Anxious Pleasers, Anxious Pleasers (Neon Taste): Rock and roll punk from rock and roll punks. The riffs are fast and dirty, but knocked over the noggin with power-pop hooks.
JayVe Montgomery, The Top Outgrowing the Bottom (A Red Thread): Trees are celestial beings that happen to live on Earth. As a "metaphor for the socioeconomic condition," JayVe Montgomery stretches out woodwinds and percussion in whistling drones to explore how the roots have become corrupted.
Portrayal of Guilt, CHRISTF****** (Run for Cover): Look, my eye-rolling + pearl-clutching about the Stock Offensive Metal Album Title aside, Portrayal of Guilt has made an extremely terrifying record that still manages to grappling hook your ears with catchy-as-hell grind-thrash riffs and blackened screamo breakdowns.
Christian Fitness, Hip Gone Gunslingers (self-released): Christian Fitness is Andy Falkous from Mclusky and Future of the Left, the most cheeky and bracing rock bands outta Wales since, well, ever? So you sorta know the deal here: a dizzying crunchwrap of trebly riffs, cracking good hooks, darkly humorous lyrics about the degradation of humanity. Mclusky fans still stuck on "To Hell With Good Intentions" should listen to Christian Fitness.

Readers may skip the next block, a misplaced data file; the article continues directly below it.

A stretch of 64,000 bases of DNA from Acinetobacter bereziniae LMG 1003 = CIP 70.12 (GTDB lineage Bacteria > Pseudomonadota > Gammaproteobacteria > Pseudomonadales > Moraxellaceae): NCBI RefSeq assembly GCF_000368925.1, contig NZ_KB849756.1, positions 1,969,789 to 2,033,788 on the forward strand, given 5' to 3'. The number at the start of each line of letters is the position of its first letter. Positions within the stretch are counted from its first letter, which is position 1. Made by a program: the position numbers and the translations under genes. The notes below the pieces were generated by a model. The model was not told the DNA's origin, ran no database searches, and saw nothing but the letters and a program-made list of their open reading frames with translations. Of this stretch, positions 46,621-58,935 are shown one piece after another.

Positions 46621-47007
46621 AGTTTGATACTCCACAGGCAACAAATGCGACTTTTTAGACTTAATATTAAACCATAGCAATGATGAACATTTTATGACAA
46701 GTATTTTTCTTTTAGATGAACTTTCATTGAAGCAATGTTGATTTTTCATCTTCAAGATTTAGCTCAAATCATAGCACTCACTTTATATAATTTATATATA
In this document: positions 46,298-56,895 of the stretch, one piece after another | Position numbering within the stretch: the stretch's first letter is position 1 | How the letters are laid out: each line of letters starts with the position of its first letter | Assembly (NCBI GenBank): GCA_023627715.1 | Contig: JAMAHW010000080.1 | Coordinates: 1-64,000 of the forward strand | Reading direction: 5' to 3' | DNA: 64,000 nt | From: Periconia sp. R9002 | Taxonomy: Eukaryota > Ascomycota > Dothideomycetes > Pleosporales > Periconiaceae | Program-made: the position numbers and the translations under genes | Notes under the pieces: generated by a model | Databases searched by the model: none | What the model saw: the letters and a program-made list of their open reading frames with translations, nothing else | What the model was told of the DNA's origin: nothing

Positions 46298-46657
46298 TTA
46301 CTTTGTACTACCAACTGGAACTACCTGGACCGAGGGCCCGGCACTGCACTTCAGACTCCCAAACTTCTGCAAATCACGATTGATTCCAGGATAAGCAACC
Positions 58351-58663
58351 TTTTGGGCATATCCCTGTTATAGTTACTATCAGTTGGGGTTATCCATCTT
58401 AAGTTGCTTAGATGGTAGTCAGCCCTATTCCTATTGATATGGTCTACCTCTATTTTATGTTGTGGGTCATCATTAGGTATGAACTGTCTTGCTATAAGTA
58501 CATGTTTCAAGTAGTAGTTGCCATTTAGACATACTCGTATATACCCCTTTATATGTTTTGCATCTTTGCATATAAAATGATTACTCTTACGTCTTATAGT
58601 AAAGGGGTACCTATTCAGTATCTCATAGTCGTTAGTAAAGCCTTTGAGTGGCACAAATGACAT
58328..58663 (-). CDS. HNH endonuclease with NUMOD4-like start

Marina Rosenfeld, Index (Room40): Marina Rosenfeld's been making and manipulating her own dub plates for a couple decades, allowing her to explore the surface sound world of vinyl. Index feels like a retrospective of sorts, leaning into the physical and metaphysical aspects of spinning records, spinning out of time and place.
Jim O'Rourke, Steamroom 56 (Steamroom): Dungeon-level Super Mario Bros. score slowed to a crawl, and given to barely-perceptible synth tones, crackling gurgles and eerie silences. Someone please make this game.
Lake Mary, Once It's All on the Ground (Aural Canyon): You may know Chaz Prymek as one quarter of Fuubutsushi, but dude's been conjuring fingerstyle guitar ghosts as Lake Mary for a decade. Members of the 'sushi, Yasmin Williams and others contribute to an ambient pedal steel tape steeped in slow-moving fog and flickers of light.